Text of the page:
|New from||Used from|
To get the free app, enter your e-mail address or mobile phone number.
As Daheim's readers well know, Emma Lord (appearing in her 13th mystery) is a full-time journalist and part-time sleuth in the tiny Washington lumber town of Alpine. Persuaded by VidaAher gray-haired yet spunky house-and-home editor at The Alpine Advocate, who strongly proclaims the value of family tiesAEmma goes to Seattle to help a long-lost cousin who is accused of murdering Carol Stokes, his girlfriend and a former Alpine resident. Emma hasn't seen cousin Ronnie since he was a kid, 25 years ago, and from what she can tell he's an aimless loser who remembers little about the night of the murder except that he was out drinking. Thus, Emma and Vida shoulder the burden of clearing him and endure a busy week interviewing neighbors, a tangle of ex-girlfriends and boyfriends and both real and adoptive parents. Emma's rather stiff performance is balanced by the colorful and resourceful Vida, who uses her age to great advantage in eliciting information. Indeed, it is Vida who carries the plot and skillfully maintains the reader's interest in the murder investigation (particularly since Ronnie seems indifferent about his innocence). Daheim's fans will be thrilled to greet Emma and Vida once again, but new readers may be disappointed that she limits the local color of Seattle to a few street names and does little more than report background information (on her regular characters) that could otherwise serve as a warm welcome to her fictional world. (Oct.)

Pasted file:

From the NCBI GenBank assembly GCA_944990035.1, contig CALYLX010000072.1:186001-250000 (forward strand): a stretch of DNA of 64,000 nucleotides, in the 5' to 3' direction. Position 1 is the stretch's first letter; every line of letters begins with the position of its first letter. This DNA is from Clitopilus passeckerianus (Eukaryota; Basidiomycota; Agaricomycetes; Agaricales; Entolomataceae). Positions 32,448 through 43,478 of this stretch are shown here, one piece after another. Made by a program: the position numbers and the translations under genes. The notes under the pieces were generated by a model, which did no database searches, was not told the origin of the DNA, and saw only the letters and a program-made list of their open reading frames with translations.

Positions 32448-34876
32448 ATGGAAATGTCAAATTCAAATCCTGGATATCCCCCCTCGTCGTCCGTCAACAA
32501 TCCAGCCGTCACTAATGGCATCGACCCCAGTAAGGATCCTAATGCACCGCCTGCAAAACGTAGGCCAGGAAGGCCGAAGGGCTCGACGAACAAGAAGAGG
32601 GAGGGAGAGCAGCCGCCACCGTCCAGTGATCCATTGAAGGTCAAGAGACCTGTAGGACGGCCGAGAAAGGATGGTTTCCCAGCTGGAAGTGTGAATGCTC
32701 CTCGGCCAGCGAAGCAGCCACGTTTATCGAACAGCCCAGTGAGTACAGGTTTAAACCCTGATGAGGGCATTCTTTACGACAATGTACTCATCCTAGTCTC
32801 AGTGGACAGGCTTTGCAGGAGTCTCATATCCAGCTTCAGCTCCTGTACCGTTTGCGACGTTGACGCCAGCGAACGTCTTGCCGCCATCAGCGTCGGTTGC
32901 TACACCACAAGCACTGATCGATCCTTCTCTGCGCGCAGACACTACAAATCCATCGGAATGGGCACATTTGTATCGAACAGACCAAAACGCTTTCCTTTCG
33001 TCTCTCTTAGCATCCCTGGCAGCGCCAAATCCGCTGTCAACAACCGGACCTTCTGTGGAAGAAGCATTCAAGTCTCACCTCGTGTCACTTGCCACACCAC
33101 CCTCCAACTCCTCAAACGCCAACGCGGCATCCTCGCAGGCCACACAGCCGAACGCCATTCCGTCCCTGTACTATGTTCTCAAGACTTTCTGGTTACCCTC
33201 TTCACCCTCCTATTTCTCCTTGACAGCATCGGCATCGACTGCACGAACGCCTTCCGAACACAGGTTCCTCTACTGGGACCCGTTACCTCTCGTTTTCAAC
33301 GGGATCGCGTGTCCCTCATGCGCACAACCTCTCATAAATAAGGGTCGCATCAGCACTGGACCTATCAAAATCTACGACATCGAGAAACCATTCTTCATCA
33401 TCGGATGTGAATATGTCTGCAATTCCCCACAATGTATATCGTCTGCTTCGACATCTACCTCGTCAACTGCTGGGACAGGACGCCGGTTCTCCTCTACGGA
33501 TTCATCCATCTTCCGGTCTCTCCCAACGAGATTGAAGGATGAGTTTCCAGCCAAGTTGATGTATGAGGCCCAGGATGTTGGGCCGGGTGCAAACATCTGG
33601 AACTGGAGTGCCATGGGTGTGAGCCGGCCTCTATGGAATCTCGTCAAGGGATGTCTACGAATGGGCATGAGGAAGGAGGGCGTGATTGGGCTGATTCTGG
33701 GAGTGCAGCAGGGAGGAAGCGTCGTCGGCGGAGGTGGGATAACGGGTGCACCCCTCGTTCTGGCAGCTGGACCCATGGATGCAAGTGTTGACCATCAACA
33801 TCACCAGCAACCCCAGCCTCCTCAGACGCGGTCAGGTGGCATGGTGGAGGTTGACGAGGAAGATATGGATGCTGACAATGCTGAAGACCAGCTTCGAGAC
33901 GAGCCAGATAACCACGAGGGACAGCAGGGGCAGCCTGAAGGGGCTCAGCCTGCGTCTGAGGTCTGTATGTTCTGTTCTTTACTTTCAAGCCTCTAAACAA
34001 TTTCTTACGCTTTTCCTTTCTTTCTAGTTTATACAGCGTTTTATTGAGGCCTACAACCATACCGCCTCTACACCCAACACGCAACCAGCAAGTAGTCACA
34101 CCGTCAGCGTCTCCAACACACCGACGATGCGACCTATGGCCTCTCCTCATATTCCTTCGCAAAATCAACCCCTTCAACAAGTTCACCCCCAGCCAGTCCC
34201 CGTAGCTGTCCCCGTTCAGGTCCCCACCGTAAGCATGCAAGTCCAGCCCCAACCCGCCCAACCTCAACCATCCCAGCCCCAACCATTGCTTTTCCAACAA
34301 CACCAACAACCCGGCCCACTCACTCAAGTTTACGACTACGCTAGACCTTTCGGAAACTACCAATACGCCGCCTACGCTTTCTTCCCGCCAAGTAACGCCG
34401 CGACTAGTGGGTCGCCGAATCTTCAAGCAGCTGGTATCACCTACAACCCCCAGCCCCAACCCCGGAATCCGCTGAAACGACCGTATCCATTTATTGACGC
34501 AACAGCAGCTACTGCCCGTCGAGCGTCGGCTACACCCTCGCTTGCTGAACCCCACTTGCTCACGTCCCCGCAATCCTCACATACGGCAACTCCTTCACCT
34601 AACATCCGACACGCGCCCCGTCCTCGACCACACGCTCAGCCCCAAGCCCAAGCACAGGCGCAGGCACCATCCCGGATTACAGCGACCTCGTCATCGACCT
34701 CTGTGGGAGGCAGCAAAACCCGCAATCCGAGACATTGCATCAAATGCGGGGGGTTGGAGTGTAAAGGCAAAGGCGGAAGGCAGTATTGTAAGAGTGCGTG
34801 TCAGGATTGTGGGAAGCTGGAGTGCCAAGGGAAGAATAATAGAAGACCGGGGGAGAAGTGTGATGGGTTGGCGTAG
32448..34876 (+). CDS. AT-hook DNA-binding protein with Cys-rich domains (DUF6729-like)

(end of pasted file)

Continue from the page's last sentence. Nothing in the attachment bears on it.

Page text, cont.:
Copyright 2000 Reed Business Information, Inc.
Mary Richardson Daheim started spinning stories before she could spell. Daheim has been a journalist, an editor, a public relations consultant, and a freelance writer, but fiction was always her medium of choice. In 1982, she launched a career that is now distinguished by more than sixty novels. In 2000, she won the Literary Achievement Award from the Pacific Northwest Writers Association. In October 2008, she was inducted into the University of Washington’s Communication Alumni Hall of Fame. Daheim lives in her hometown of Seattle and is a direct descendant of former residents of the real Alpine, which existed as a logging town from 1910 to 1929, when it was abandoned after the mill was closed. The Alpine/Emma Lord series has created interest in the site, which was named a Washington State ghost town in July 2011. An organization called the Alpine Advocates has been formed to preserve what remains of the town as a historic site.See all Product Description
Always enjoy this series. Was delighted to find one I hadn't read and found it just as worth reading as the others.Published 5 months ago by Radiance Dream
I really enjoy the Emma Lord series. Sometimes the plot may seem a bit obvious, but there is always an unexpected wrinkle.Published on Nov. 21 2012 by M. Cook